Fact Sheet No 202
HEALTH RISKS FROM THE USE OF LASER POINTERS
Since first being developed in 1960, the LASER, an acronym for Light Amplification Stimulated Emission of Radiation, has become a commonplace device in industry, commerce, entertainment and medicine. Laser pointers the hand-held, pen-like devices that project a beam of laser light are rapidly replacing the traditional wooden pointers used by lecturers during presentations. However, these pointers can be misused, for example, by students in classrooms or by children at home, and this has generated safety concerns. There have been reports of temporary blindness, disorientation and headaches by bus drivers, airline pilots, police and teachers. Manufacturers are now using similar low powered laser devices in toys.
Two questions are raised: should these products be available to the general public and how dangerous are they? This Fact Sheet provides information about the properties of laser radiation, the different laser classes and summarizes the World Health Organization's (WHO) advice on the safe use of laser pointers.
Lasers produce radiation, more commonly referred to as light, with unique properties that distinguish laser-produced light from light from more familiar sources such as the sun or common domestic lamps. Domestic lamps emit light that is highly divergent, i.e., that spreads out almost equally in all directions from the lamp. This light has many different wavelengths (colours), which together give the characteristic colour of the lamp. In contrast, a laser produces light in a very narrow wavelength band, so narrow that the laser is referred to as a monochromatic (one colour), or single wavelength, source. Lasers can also produce a very narrow beam that diverges little. This low divergence means that laser light is highly directional, forming a pencil-like beam and appears as a small spot when shone onto a surface, even at distances of hundreds of metres. As a consequence, high power lasers can be hazardous to the eye over considerable distances. Because laser light is monochromatic and basically low-divergent, the beam is better focused by the lens of the eye than any other light source, thus producing images on the retina with much greater intensities than is possible with domestic lamps.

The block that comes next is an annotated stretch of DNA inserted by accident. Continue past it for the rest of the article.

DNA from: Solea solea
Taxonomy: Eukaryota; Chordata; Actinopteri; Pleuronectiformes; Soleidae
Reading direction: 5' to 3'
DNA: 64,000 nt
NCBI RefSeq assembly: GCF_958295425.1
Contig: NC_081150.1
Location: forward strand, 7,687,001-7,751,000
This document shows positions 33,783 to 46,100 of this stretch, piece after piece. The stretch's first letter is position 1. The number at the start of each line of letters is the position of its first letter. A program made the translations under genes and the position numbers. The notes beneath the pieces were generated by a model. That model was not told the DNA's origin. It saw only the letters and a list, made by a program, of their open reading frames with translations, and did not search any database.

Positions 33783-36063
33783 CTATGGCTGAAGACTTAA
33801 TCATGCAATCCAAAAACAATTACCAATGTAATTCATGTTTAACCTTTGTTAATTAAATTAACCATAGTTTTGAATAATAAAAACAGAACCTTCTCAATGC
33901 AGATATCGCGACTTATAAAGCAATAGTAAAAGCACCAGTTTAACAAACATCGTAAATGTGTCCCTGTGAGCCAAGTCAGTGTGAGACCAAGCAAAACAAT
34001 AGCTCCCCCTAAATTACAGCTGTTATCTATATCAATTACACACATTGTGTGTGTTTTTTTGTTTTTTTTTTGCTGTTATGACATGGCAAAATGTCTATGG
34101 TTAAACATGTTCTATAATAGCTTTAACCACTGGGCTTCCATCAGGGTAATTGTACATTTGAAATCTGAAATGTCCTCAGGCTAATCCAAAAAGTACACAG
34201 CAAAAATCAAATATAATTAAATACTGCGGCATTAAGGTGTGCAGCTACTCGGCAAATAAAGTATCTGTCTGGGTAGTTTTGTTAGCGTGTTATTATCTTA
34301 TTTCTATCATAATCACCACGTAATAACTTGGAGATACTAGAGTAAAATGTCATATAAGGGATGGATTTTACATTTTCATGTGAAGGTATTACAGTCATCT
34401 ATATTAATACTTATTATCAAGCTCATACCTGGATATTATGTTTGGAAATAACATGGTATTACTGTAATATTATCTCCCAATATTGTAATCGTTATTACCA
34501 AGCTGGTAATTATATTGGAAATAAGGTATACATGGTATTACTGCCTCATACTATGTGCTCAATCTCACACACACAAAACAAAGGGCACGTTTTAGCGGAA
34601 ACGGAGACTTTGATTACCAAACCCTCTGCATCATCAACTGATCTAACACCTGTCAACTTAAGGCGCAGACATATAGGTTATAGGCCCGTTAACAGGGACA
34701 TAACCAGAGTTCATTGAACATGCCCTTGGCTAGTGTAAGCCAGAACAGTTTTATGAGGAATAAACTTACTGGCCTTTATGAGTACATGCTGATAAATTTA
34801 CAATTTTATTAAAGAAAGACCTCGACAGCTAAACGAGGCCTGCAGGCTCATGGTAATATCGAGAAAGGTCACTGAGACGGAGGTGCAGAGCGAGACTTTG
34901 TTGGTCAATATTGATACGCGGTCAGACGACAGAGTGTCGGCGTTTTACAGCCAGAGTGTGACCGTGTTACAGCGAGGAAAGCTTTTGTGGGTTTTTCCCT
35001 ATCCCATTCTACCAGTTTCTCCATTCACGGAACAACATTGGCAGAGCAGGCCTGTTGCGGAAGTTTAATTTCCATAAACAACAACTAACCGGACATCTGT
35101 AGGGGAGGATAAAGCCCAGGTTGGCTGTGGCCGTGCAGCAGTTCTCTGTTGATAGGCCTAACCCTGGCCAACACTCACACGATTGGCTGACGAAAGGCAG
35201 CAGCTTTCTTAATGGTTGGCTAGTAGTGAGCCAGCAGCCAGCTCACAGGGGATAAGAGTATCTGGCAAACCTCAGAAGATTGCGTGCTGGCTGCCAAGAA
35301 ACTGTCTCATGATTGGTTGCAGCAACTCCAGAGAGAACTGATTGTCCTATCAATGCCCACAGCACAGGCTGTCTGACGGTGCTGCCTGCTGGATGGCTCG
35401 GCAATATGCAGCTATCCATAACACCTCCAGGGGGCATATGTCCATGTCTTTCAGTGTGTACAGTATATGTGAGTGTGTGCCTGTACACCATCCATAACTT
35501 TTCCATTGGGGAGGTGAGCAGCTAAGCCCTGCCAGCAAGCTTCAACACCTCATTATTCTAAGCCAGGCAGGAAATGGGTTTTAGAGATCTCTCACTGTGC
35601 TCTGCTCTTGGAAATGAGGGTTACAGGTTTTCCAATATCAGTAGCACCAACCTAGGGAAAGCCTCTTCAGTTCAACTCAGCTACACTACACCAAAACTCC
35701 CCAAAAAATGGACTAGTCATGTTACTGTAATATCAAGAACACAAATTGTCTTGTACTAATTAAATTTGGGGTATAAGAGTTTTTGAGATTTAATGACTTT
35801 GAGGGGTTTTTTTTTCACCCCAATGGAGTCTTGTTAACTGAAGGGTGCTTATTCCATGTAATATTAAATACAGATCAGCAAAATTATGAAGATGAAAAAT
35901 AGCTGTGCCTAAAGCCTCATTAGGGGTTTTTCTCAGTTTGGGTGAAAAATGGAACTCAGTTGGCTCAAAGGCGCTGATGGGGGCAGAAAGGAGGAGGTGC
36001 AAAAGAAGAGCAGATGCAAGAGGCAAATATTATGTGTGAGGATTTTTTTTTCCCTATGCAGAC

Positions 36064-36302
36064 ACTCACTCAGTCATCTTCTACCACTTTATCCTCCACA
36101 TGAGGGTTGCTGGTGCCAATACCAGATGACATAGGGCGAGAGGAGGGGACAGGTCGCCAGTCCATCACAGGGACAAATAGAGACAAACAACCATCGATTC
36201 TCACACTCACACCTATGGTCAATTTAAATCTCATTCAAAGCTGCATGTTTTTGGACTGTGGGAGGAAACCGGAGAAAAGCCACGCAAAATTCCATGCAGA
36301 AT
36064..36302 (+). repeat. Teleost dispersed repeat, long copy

Laser pointers are portable, battery-operated, hand-held laser devices used by lecturers during their presentations. Commonly available laser pointers emit red-coloured light (wavelength between 630 and 670 nanometres nm (1 nm = 1/1000th of a millimetre), although more expensive pointers are available which emit green-coloured light (532 nm). The visual response of the human eye is wavelength-dependent and is at a maximum at around 550 nm and decreases at higher and lower wavelengths. As a result, the human eye perceives the red spot produced by a laser operating at 635 nm as being about 10 times brighter than the red spot produced by a laser operating at 670 nm, even though each device may emit the same light power.
Many laser pointers have interchangeable diffractive elements or selection knobs to produce various laser patterns such as stars, hearts, lines, etc. A popular format for these products is to attach them to key rings.
Safety standards and classification
Laser pointers are classified according to the International Electrotechnical Commission (IEC) standard on laser safety. This standard specifies requirements for the laser to ensure that the risk of accidental exposure is minimized through the use of engineering control features and that there is product labelling and safety information. The IEC also sets out five classes of laser: 1, 2, 3A, 3B and 4. This classification gives the user an indication of the degree of laser hazard.
Class 1 lasers have an output power that is below the level at which eye injury can occur.
Class 2 lasers emit visible light and are limited to a maximum output power of 1-milliwatt (mW). A person receiving an eye exposure from a Class 2 laser will be protected from injury by their natural blink reflex, an involuntary response which causes the person to blink and turn their head, thereby avoiding eye exposure.
Class 3A lasers may have a maximum output power of 5 mW. This limit restricts the power entering a fully dilated human eye (taken as a 7 mm aperture) to 1 mW. Thus, accidental exposure to a Class 3A laser should be no more hazardous than exposure to a Class 2 laser. However, Class 3A laser pointers are hazardous when viewed with an optical aid such as binoculars and are therefore not suitable for the general consumer.